After being quite stork struck I wandered up the path. There was bird poo all over the prickly pear, so I looked up. There were lot of large stork nests. I saw a bird move so got the camera on it. I thought it might have been a young stork or egret. The first photo told me very little but the next few meant that I had got on camera the birds that had eluded me last year.

Yes, indeed, the beak gives it all away and I finally got some good photos of a spoonbill.

Hope this may have made you wonder a little bit about nature and the amazing diversity of birds and beaks. For everyone lisening and looking more at the wonderful birdlife around us. Lets cherish the birds and keep them safe too with good conservation of the habitats they need.

Rushing to update now as this all ran ahead of me and published with a mind of its own. More on Donana and explorations around Finca Navasola next time. Love to all.

A Biodiversity Birthday. 6 years of Navasolanature! Looking back and Looking Forward.

The New Year is well under way and I can only wish that there will be hope and happiness for us all and wisdom for those in power who can make the changes our struggling world needs. January is  named after the Roman God Janus, a god with two heads. One head looks back at the past year and the other to the future. So I have decided to look back at my photos showing some of the biodiversity at Navasola and close surrounding woodlands. January is also my blogging birthday and I am now celebrating 6 years of celebrating biodiversity! My tag line began as ‘ nature needs nurture’.  And it certainly needs this now more than ever.

Buff the buff tailed bumblebee, a character in my novel.

I thought of writing  a children’s story about all the animals that come to tea near our house or sometimes into it. I was inspired by the huge grasshopper on the old wet teabags in our kitchen, although at the time it gave me quite a shock. However, I have not fully finished it for a January deadline. Of course, the main inspiration is Judith Kerr, who recently died and the ‘The Tiger who came to Tea’. Writing for children is not easy and I admire fellow blogger Annika Perry with her beautifully illustrated story ‘Oscar’s Quest’. (See links at end of this post.) My first two photos are of two of the main characters in my novel. My novel is about the journey of some animals from our woodland to the distant North.  I am still struggling to revise it after advice on point of view and writing for young adults. I now feel it is very timely as so many young people are now so concerned and more aware of the threats to biodiversity and the effects of climate change for us all. However, I have added and updated and divided the novel into two and hope to find some interest in publishing it this year.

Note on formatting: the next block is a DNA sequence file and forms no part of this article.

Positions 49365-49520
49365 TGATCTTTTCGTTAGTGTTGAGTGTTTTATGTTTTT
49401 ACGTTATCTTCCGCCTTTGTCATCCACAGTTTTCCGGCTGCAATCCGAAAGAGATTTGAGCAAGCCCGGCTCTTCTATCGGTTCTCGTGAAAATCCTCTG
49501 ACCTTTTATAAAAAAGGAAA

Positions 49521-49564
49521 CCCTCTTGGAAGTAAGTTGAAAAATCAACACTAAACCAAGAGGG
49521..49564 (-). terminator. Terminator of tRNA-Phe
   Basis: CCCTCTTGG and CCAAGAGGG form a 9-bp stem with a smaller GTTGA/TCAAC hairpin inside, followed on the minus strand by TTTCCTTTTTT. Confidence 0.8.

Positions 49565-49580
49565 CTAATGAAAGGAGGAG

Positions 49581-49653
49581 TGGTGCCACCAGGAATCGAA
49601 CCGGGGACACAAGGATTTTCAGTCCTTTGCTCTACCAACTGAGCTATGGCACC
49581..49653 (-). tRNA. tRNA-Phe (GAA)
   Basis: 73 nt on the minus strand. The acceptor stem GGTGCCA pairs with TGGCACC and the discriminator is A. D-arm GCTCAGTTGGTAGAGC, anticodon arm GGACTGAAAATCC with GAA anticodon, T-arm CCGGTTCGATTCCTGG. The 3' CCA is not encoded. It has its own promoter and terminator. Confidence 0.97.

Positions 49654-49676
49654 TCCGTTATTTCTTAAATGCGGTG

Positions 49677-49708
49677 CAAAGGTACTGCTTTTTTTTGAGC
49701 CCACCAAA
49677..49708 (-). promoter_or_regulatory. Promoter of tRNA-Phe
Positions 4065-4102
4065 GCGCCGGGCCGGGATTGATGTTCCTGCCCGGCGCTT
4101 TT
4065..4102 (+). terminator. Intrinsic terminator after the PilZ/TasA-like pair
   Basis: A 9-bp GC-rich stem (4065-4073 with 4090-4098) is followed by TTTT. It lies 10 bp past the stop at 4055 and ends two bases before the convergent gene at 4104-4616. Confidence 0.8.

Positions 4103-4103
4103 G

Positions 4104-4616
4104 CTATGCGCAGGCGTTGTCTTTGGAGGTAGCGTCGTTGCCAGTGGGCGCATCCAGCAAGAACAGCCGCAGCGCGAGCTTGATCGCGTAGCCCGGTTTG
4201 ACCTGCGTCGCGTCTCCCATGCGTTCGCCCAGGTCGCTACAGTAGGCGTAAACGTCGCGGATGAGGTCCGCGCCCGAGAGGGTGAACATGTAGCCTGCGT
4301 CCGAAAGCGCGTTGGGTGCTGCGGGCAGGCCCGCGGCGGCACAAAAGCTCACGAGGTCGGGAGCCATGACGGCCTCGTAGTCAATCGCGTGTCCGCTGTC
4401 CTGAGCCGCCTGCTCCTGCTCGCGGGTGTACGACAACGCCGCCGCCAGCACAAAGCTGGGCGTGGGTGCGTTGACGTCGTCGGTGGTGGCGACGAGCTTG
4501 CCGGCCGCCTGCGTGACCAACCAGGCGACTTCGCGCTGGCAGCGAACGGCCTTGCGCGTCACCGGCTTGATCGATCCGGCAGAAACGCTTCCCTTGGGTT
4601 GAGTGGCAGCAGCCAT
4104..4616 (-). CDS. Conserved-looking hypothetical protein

Abe Apio the bee eater character in my novel.

 

With our return to Navasola I am pleased to hear so much bird song and calls in the evening. It is also very wet underfoot and such a change from even two months ago. Water levels have risen and there is some water in the well now but we will have to monitor closely.

Hoopoe visiting Navasola in Autumn

My decision for 2020 is to try and cut my own carbon emissions. This is going to be very difficult because of our need to travel between family and our home here. Here, in Spain with our solar power we can almost live carbon free for electricity and hot water. But our first flight has cost me a quarter of a tonne in carbon emissions. I am going to try and write about this as a new journey this year. My desire to do this and inform myself more is because of the tragic loss of wild species and habitats and climate changes makes this life threatening for so many creatures and for our grandchildren’s future.

Elizabeth Maruma Mrema, the acting executive secretary of the UN Convention on Biological Diversity, has implored governments to ensure 2020 is not just another “year of conferences” on the ongoing ecological destruction of the planet, urging countries to take definitive action on deforestation, pollution and the climate crisis.’ ( The Guardian’)

So for January I have also thought about diet and signed up to Veganuary. Over the past 40 years I have been vegetarian and pescatarian. However vegan is difficult for me as I love my cup of tea with milk. I also love yogurt and some cheese. I will try and post more on that and have got a freezer full of my chestnut harvest recipes. Once upon a time the little fellow below was eaten as a delicacy in the province of Extremadura. This species was on the verge  of extinction. This one turned up on our porch for his own tea.

Ocellated or Jewelled lizard

Travelling by car will also be a difficult one for my carbon reduction journey. We really need a car when living in the Spanish countryside so hopefully we will try and keep mileage down. As yet we can’t afford a new car, electric or hybrid. However, hybrids are the top selling cars in Spain at the moment. There is more political will here too as the new government has appointed a Vice President to be in charge of environmental issues and transition to a greener economy. Let’s also hope that the Doñana wetlands can be well looked after.  I posted on this last year and the issues over water management. I also think it is important to visit these areas and to try and encourage ecotourism so habitats can be saved and considered important throughout the world.  Am not sure that eco minded people should cut down on eco minded tourism. There are many difficult calls.

For the sake of all these species and for the future we must ensure a greener and different kind of economy that will secure a world that protects and restores.

Link to Annika Perry’s blog and her new book.

Introducing Oskar!